It is an undeniable fact that if we are to successfully hold back climate change, people are going to have to make some adjustments to their lifestyles. We simply can’t afford to continue using energy at the current rate, and carbon emissions must be cut. You already know this of course, in fact you are probably sick of hearing it. Therein lies the problem.
Change your ways, we are told. Don’t leave the bathroom light on. Be sure to put out the recycling. And have you considered installing solar panels? There is a constant niggling feeling that we must all do something to fight climate change, but no real idea if our actions have any impact. Surely, people say, there’s nothing that I can do?
New research published in last week’s Nature could have the answer. Scientists from Canada and the UK lead by Damon Matthews, a professor in Geography, Planning and the Environment at Concordia University, have come up with a way of quantifying a person’s individual impact on the climate. It works by simplifying the complex web of interactions involved in climate change in to a single number: the global temperature increase per tonne of carbon emitted.
Matthews and colleagues calculated this figure, known as the carbon-climate response (CCR), by running computer simulations and examining historical climate data.. Although other climate factors can vary significantly, the CCR appears to remain constant even over a period of 1,000 years. Depending on the model used, they estimate that releasing one trillion tonnes of carbon in to the atmosphere will raise the Earth’s temperature by between 1 and 2.1 °C. To put it another way, for every tonne of carbon you emit in your day-to-day activities, the planet will warm by 0.0000000000015 °C, or 1.5 x 10-12 °C. This is a tiny amount, but it is easy to see how emissions add up.
This 2000 US Department of Energy report gives an average value of around 1.35 pounds of carbon dioxide released for every kilowatt hour of electricity used. We can convert this to pure carbon by multiplying by 12/44, a fraction which takes into account the relative atomic masses of carbon and oxygen. Converting again from pounds to tonnes gives a figure of around 0.00017 tonnes of carbon per kilowatt hour.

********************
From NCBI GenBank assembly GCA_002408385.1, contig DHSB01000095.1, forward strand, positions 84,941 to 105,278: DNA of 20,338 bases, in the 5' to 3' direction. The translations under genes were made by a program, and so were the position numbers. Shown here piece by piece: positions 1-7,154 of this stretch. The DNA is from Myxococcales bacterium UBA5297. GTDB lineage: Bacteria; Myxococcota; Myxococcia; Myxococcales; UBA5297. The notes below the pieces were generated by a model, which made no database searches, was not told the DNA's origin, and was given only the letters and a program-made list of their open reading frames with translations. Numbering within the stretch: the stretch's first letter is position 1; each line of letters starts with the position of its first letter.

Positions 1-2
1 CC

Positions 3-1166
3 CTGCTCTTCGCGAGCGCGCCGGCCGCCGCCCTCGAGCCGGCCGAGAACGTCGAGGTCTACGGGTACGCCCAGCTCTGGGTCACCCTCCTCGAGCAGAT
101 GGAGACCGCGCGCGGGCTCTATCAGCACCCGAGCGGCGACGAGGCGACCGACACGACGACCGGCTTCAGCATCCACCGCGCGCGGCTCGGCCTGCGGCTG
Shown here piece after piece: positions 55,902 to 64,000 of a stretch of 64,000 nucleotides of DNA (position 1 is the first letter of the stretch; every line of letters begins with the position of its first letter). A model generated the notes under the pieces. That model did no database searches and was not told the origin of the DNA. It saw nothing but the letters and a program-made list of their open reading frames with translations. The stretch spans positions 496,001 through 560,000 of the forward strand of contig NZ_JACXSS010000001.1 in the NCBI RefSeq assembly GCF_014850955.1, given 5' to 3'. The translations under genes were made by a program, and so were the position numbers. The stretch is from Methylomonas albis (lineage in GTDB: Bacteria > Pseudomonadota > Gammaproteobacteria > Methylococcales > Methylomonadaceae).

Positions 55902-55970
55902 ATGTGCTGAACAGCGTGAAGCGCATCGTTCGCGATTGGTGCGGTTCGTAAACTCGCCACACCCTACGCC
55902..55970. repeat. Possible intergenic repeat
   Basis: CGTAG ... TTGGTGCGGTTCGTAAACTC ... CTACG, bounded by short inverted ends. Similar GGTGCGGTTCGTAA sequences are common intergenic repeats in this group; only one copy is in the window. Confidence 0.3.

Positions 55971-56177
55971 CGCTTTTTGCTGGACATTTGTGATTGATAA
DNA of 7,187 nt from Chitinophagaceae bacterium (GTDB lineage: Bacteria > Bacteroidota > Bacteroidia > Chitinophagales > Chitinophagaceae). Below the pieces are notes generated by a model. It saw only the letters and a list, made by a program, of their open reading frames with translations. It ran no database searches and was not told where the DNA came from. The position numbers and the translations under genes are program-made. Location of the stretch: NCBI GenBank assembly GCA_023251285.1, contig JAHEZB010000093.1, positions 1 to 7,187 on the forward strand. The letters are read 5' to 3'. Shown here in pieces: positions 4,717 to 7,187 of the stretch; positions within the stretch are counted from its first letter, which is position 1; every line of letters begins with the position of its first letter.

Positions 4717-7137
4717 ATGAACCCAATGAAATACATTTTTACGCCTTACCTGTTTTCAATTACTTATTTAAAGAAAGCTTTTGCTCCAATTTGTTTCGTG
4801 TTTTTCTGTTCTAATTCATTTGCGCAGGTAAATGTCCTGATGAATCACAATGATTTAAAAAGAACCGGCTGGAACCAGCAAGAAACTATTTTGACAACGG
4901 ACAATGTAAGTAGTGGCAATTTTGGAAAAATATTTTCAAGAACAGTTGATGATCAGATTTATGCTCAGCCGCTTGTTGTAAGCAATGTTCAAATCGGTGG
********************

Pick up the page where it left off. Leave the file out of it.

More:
From this I calculate that leaving a 100W bulb switched on for a year releases around 0.15 tonnes of carbon in to the atmosphere, resulting in a temperature increase of 2.25 × 10-13. Again, this is a very small amount, but consider how many light fixtures there are in the entire UK when you include all households, offices, shops, schools, hospitals…the list goes on. Estimating the country’s population at 61 million, with 3 light bulbs per person (a number I have admittedly pulled out of thin air, but one that seems reasonable) that works out at a temperature increase of 0.00005 °C. Now we’re talking slightly bigger numbers, especially when you consider this is just lighting, and just the UK.
The crux of the matter is that if we are to avoid catastrophic climate change, switching your lights off really does make a difference. Yes, the effects of these behaviour changes are small, but if everyone does them this new research shows that the effect on the climate can be significant. When you’re next told, for the nth time, to reduce your carbon footprint, remember that doing your bit really does matter.
Matthews, H., Gillett, N., Stott, P., & Zickfeld, K. (2009). The proportionality of global warming to cumulative carbon emissions Nature, 459 (7248), 829-832 DOI: 10.1038/nature08047